The website is a crucial part of our overall web marketing success. A high performing website means more leads at a better price. It is why we exist.
The mixture of design, security, speed, and 'easy functionality to achieve difficult things' is what we get by using WordPress.
To achieve High Performance with low cost of ownership - we have to use software that has a very large user base.
With large user bases, you get massive functionality at a very low cost, or free.
Free Strategy Session
We take a little time to listen. Where you are, what your plans might be and to show you a little of what people are looking for.
Content Heavy Sites
The best results are when you land specific searches onto specific pages - the response you get from visitors is amazing. It means - lots and lots of pages.
It follows, that over the months and years, we need to deliver lots of content.
And so, a content management system is a minimum requirement - which also happens to be good for SEO 'out of the box'.
But a website strategy is more than that - the following list is why we chose WordPress originally, and why we still believe in the platform - it has supremely rich functionality.
The productivity of web team matters. If every site you build has a different configuration, a different theme, a different set of plugins, then it can take hours to work out the simplest of tasks. This is not good for morale, or for cllient budgets.
We believe in a consistent back end, in order to reduce the build and maintenance time. Repeatedly using the same thing results in excellence.
Creativity needs support.
We can deliver and test unlimited changes in page layout and design without any programming.
Our Genesis framework supports this kind of flexibility - different page widths, background images, sidebar positions, and hooked content. The ability to hook content across multiple pages in any position delivers creativity at scale.
Our Page Builder supports content layouts, 'the bit inside the content editing area' - which, for hub pages, has been a crucial addition. It also provides a non programming way to create 'parts of pages' hooked across specific pages, hubs, or the whole site. We can have different headers and footers for specific pages, and funky category and 404 page designs. These were highly difficult to achieve just a short time ago.
Users should be able to add and edit content without knowing how to code. This means a reduction in code in the editable areas, particularly widgets. Low to no HTML, and no CSS code in content.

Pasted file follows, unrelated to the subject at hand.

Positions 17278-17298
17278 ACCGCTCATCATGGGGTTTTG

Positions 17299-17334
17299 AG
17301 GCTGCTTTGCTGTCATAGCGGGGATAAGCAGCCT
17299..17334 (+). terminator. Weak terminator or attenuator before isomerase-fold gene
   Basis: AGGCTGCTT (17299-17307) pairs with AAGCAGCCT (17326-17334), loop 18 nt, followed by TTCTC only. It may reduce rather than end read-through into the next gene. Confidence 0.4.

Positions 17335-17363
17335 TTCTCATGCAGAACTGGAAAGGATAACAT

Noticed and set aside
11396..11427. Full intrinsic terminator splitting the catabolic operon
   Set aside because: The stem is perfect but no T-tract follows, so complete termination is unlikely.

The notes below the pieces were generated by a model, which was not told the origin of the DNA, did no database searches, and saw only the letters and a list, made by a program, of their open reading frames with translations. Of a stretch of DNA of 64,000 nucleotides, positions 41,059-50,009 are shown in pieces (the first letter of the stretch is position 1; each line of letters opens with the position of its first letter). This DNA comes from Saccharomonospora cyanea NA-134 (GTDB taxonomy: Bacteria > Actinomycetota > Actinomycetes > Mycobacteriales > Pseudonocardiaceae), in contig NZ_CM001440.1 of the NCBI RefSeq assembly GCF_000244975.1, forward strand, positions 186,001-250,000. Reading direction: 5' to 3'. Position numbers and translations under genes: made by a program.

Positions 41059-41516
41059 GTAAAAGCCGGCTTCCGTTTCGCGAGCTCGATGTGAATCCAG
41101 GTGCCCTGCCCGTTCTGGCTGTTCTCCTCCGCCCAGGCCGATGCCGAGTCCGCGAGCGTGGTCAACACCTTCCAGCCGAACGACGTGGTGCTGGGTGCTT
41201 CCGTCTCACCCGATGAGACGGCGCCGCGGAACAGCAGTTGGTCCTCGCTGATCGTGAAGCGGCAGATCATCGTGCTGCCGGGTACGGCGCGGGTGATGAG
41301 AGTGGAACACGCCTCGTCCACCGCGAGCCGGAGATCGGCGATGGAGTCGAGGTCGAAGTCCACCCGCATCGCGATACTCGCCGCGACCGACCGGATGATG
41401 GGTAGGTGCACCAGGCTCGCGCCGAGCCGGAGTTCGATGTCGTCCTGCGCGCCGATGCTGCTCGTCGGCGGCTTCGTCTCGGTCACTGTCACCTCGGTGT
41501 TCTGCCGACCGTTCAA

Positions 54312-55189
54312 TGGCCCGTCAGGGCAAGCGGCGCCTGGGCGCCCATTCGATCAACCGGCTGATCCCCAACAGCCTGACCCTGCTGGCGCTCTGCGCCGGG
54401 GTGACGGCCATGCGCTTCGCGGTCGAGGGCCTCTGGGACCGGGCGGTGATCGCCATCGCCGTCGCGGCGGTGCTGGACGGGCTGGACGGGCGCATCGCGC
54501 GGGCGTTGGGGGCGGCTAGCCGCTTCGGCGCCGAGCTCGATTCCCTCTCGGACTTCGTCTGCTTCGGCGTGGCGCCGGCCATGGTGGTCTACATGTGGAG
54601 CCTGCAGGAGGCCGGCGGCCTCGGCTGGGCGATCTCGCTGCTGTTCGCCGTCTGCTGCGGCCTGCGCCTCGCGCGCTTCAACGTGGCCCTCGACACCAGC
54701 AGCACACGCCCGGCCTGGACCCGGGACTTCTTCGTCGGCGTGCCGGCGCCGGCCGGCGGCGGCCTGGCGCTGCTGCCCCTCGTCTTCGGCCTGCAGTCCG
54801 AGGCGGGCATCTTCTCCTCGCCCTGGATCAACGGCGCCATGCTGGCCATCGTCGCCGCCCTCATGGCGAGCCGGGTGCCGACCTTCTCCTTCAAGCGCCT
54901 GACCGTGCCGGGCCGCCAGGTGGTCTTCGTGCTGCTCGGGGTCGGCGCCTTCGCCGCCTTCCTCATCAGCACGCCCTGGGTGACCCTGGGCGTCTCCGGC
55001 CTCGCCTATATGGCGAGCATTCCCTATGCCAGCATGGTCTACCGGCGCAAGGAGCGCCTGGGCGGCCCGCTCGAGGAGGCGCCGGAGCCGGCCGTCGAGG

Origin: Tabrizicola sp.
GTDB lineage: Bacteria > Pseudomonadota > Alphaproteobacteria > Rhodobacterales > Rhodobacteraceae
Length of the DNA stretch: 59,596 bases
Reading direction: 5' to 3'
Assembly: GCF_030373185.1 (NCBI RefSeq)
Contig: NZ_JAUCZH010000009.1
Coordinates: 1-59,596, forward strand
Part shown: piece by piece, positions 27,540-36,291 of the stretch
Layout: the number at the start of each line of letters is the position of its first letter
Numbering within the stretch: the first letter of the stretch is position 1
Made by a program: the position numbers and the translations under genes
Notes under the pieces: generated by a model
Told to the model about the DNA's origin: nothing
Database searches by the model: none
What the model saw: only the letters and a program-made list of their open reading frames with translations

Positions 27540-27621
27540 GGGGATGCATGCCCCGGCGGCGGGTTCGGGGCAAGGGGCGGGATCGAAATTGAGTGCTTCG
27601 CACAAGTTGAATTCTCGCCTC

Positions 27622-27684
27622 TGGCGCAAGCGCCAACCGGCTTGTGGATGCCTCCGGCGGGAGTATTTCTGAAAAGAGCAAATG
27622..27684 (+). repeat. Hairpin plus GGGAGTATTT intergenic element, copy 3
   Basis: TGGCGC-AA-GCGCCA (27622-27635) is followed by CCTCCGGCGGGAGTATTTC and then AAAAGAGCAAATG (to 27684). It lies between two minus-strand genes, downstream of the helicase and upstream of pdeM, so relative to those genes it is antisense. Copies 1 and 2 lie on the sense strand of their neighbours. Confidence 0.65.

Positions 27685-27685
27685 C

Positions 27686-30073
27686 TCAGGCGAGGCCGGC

There is always a trade off in 'getting things done' and being user considerate. We need to keep design code out of pages, especially as people get used to 'website builders' and expectations are higher.
Accessibility has been a rising topic, and I guess if we worked for public organisations, we would be dealing with this already. It has to be on the radar. Again, because we invest in a framework, then there are people working on themes to make them 'ready'.
There is a trade off between speed and layouts. For single service pages, we don't need to use page builders, which slow down the page and risks SEO.
Particularly for mobile devices, we have found that the image heavy approach encouraged by page builders actually reduces conversions rates, which is the opposite of desktop, where they increase.
At some point, I believe we will have to step towards different designs for the mobile and desktop pages. A different theme, and the ability to serve different images and layouts might be achieved with something like WP Touch, which is designed for exactly this purpose. WordPress enables the right strategy, when we are ready.
Desktop and mobile specific Caching, CDN's, cloudflare domain management, all these developments are supported by our chosen plugin partners, out of the box.
Paying for plugins means you get increased support from developers, and the more people that buy into a plugin the less expensive the various functionality becomes. Scale is important for software.
In very large user bases, someone else has always had the same requirement, often before you do. Our ambition is not limited by the software.
We should just accept that the device choice of users is going to increase. So we may as well just get used to the idea of programming sites so they work on any device, in portrait or landscape, and make those headers work!
Dozens of media queries, if that's what it takes. We only do this once, and it lasts for years, it will be worthwhile investment.
Mobile specific themes like WP Touch do allow us to escape the compromise that is responsive design.
As the website becomes more and more important to the profitability of companies, the more they will consider it 'core IT'. We will follow the same path as other technologies, where security, compliance and 'corporate' requirements such as staging sites and other risk reduction facilities will start to become common place.
We are adopting the new technology as fast as it is released.
There is always the latest and greatest in software. New contenders come and go, and it is easy to be distracted by 'shiny' new features.
But having been in software for 20 years, take it from me that its not what new software can do for you, it's what it can't do that gets you. That old fashioned functionality you take for granted, it is very painful to go without. And anything you ask to be added, tends to be very expensive, once you are committed.
You don't know you needed it, until after you bought into the software.
And small circulation software means fewer skills, and they come more expensively. Don't get trapped into buying the 'hand made car' of the software world. Wing mirrors will cost you a fortune.